Recently, two-dimensional accessible solitons [10] and nonautonomous solitons [11] for NLSE in parity-time ()-symmetric potentials have been reported. The -symmetry originates from quantum mechanics [12], and was introduced into optical field since the important development on the application of symmetry in optics was initiated by the key contributions of Christodoulides and co-workers [13]. Quite recently, various nonlinear localized structures in -symmetric potentials have been extensively studied. Nonlinear localized modes in -symmetric optical media with competing gain and loss were studied [14]. The dynamical behaviors of (1+1)-dimensional solitons in -symmetric potential with competing nonlinearity were investigated [15]. Bright spatial solitons in Kerr media with -symmetric potentials have also been reported [16]. Dark solitons and vortices in -symmetric nonlinear media were discussed, too [17]. Moreover, Ruter et al. [18] and Guo et al. [19] studied the experimental realizations of such systems. However, three-dimensional (3D) spatiotemporal structures in -symmetric potentials are less studied. Especially, 3D spatiotemporal structures in -symmetric potentials with power-law nonlinearities are hardly reported.

The aim of this paper is to present 3D spatiotemporal structures of 3DNLSE with power-law nonlinearity in -symmetric potentials. Two issues are firstly investigated in this present paper: i) analytical spatiotemporal structure solutions are firstly reported in -symmetric power-law nonlinear media, and ii) linear stability analysis for exact solutions and direct simulation are firstly carried out in -symmetric power-law nonlinear media. Our results will rich the localized structures of NLSE in the field of mathematical physics, and might also provide useful information for potential applications of synthetic -symmetric systems in nonlinear optics and condensed matter physics.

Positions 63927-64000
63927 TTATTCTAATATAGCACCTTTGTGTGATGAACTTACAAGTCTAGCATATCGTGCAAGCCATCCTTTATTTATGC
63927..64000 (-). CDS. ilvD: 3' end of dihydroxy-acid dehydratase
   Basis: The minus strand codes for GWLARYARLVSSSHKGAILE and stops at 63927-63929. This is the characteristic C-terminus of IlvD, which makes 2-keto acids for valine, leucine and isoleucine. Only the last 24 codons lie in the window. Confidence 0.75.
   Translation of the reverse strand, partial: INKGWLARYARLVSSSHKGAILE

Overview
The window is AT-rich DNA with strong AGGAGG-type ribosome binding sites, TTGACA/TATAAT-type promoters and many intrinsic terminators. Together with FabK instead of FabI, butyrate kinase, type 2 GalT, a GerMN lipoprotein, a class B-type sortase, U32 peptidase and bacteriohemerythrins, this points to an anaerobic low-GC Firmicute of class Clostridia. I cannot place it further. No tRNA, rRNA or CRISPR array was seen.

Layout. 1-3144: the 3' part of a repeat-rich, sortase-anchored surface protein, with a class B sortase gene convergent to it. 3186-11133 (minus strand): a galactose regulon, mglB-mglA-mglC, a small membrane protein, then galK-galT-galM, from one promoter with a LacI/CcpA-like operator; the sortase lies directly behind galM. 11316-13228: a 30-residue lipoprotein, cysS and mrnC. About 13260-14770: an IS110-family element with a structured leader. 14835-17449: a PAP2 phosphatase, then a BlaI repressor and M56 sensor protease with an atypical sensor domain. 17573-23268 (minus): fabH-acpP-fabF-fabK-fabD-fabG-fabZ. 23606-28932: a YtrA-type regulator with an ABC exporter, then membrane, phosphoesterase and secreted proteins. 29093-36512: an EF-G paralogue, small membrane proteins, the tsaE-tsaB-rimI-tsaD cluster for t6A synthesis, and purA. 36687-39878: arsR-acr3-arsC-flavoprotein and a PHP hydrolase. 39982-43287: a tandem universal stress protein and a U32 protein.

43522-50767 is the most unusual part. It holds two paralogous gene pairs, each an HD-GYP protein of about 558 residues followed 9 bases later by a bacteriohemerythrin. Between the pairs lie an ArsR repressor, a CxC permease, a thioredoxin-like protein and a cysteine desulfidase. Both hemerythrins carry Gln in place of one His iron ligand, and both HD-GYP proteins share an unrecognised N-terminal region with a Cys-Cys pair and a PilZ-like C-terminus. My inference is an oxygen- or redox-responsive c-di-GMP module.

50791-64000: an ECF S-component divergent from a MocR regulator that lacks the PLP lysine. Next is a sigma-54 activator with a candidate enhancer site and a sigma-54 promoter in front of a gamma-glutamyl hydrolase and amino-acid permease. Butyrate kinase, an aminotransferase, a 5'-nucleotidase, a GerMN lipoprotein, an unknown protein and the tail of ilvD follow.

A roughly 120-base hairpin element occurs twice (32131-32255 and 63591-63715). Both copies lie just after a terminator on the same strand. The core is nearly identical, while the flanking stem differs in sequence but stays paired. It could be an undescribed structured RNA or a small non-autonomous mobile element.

## Results

### Analytical spatiotemporal structure solutions

The propagation of spatiotemporal structures in a -symmetric nonlinear medium of non-Kerr index is governed by the following 3DNLSE(1)where , the complex envelope of the electrical field *u*(*z*,**r**) is normalized as with linear index *n*_{0} and Kerr index *n*_{2}, longitudinal *z*, transverse *x*,*y* coordinates and comoving time *t* are respectively scaled to the diffraction length , the input width unit *w*_{0} with the wavenumber at the input wavelength *λ* and . Parameters *β*_{1} and *β*_{2} are respectively the coefficients of the diffraction and dispersion, and *γ _{m}* for stand for the nonlinearities of orders up to 2

*n*+1. For

*m*= 1 one has the simple Kerr nonlinearity, for

*m*= 2 the quintic, for

*m*= 3 the septic, and so on. Functions and , with the perturbation of index by a complex profile , are the real and imaginary components of the complex -symmetric potential, and correspond to the index guiding and the gain or loss distribution of the optical potential respectively.

*V*and

*W*satisfy and .

We consider that solutions of 3DNLSE (1) is of the form:(2)where two real valued functions Φ and θ satisfy the following differential equations:(3)(4)where .

In the following, we obtain analytical spatiotemporal structure solutions of Eqs. (3) and (4) in two different -symmetric potentials.